A rose chaffer beetle (click for credit)

Drawings of two scutoid-shaped cells are shown on the left side of the illustration below, and the way those two shapes fit together are shown on the right side of the illustration.

The two drawings on the left represent scutoid-shaped cells. The colored drawing on the right shows how they fit together. (images from the paper being discussed)

Now, of course, the authors didn’t just believe the results of their mathematical model. After all, the mathematical model contains assumptions, and those assumptions could be flawed. However, armed with the knowledge of those shapes, they examined specific tissues in developing fruit fly larvae. Sure enough, they found tissue structures that are composed of scutoid-shaped cells.

Why do cells form these shapes in developing fruit fly embryos (and presumably other embryos)? The authors state:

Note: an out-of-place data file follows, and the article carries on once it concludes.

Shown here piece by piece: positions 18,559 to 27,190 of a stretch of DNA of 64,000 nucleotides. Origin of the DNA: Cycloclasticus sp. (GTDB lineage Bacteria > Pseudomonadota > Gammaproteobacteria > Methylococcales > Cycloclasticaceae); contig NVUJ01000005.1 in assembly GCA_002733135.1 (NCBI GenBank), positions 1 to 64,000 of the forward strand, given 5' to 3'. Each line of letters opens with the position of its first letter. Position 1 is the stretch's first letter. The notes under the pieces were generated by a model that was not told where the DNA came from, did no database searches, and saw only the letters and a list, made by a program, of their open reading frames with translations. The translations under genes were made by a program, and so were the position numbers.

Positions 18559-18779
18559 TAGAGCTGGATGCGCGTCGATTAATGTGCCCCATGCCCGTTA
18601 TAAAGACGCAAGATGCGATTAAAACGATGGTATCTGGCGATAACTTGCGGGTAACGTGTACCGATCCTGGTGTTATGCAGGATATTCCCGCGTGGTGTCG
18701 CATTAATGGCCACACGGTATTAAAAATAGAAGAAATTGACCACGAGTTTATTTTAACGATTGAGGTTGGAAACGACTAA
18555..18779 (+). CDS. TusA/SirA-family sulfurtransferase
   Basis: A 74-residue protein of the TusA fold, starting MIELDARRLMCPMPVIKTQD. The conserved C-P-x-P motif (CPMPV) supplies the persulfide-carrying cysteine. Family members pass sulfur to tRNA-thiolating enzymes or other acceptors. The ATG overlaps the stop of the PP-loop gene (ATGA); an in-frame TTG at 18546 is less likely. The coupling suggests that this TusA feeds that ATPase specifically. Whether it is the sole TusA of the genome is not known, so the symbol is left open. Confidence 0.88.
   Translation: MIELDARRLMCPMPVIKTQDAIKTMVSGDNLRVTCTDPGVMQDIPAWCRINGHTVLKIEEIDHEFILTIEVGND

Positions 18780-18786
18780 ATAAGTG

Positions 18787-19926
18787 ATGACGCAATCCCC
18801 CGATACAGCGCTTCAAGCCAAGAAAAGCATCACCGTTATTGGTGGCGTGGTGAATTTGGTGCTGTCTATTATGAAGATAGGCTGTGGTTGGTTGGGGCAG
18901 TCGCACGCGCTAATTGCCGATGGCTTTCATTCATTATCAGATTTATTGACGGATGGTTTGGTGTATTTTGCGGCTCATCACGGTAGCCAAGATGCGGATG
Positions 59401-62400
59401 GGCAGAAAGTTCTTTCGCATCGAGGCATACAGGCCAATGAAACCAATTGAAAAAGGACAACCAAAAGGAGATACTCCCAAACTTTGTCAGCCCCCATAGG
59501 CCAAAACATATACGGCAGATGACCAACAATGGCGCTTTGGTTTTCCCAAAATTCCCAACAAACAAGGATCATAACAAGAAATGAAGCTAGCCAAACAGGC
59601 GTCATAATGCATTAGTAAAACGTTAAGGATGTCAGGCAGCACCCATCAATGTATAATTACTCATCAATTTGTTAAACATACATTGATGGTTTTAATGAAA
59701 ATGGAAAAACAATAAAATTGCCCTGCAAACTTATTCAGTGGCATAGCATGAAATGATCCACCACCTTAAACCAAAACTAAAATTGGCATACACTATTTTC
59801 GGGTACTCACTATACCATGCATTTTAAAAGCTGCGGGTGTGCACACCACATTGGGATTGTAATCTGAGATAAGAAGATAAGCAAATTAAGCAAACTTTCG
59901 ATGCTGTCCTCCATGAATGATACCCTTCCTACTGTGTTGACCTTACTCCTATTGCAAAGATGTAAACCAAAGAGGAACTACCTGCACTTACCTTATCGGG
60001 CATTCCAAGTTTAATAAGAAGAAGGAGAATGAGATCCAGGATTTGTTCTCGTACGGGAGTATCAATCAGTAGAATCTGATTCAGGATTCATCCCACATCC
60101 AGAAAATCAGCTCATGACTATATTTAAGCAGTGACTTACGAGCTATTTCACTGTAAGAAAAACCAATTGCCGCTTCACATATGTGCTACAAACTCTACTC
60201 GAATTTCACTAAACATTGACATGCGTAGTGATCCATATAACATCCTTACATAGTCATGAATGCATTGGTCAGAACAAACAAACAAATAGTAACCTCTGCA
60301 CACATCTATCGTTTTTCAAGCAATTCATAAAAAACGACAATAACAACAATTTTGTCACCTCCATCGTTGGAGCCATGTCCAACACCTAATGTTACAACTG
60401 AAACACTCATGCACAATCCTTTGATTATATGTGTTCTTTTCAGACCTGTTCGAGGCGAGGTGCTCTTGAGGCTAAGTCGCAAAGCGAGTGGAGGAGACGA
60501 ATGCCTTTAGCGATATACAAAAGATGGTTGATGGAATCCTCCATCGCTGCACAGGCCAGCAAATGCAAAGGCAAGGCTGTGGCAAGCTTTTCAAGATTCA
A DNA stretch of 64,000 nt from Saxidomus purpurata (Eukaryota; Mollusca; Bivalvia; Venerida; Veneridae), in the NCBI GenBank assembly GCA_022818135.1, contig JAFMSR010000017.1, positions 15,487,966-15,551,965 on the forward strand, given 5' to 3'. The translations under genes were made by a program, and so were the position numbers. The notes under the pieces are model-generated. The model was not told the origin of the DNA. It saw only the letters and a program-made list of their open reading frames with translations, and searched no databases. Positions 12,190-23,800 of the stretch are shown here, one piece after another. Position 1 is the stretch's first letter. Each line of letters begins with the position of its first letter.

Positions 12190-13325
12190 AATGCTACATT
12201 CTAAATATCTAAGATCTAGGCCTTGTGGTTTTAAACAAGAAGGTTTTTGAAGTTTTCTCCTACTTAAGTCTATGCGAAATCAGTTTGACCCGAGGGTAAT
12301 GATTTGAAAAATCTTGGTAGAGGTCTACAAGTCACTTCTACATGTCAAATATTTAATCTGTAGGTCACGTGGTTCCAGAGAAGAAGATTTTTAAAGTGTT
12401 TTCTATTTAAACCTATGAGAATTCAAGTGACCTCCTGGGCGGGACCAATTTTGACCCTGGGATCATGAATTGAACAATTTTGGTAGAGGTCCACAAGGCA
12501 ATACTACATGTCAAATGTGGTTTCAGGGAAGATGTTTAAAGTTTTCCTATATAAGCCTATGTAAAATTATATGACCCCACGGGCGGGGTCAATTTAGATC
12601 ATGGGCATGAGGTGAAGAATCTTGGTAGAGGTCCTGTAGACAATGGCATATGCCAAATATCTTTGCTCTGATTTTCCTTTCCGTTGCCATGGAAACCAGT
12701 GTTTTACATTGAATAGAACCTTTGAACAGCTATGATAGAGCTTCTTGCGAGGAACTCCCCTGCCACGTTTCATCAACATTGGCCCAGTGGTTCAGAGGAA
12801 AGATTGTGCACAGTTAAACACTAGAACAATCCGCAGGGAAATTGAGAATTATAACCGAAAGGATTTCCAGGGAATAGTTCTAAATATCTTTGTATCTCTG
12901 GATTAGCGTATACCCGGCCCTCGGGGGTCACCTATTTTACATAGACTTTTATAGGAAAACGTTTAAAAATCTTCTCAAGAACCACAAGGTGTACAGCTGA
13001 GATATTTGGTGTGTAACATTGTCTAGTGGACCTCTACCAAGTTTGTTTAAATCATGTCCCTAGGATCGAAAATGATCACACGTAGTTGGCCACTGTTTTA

Using biophysical arguments, we propose that scutoids make possible the minimization of the tissue energy and stabilize three-dimensional packing. Hence, we conclude that scutoids are one of nature’s solutions to achieve epithelial bending.

In other words, they produce the most stable tissue at the lowest energy.

Now remember, the reason the authors found this brand-new cell shape is because they started with mathematics, just as Galileo instructed. Writing more than 300 years after Galileo, Sir James Hopwood Jeans (English physicist, astronomer and mathematician) tells us why he thinks Galileo was right:

Lapsing back again into the crudely anthropomorphic language we have already used, we may say that we have already considered with disfavour the possibility of the universe having been planned by a biologist or an engineer; from the intrinsic evidence of his creation, the Great Architect of the Universe now begins to appear as a pure mathematician. [The Mysterious Universe, Cambridge University Press 1931, p. 122]

10 thoughts on “Mathematics Leads Biologists to Discover a New Cell Shape!”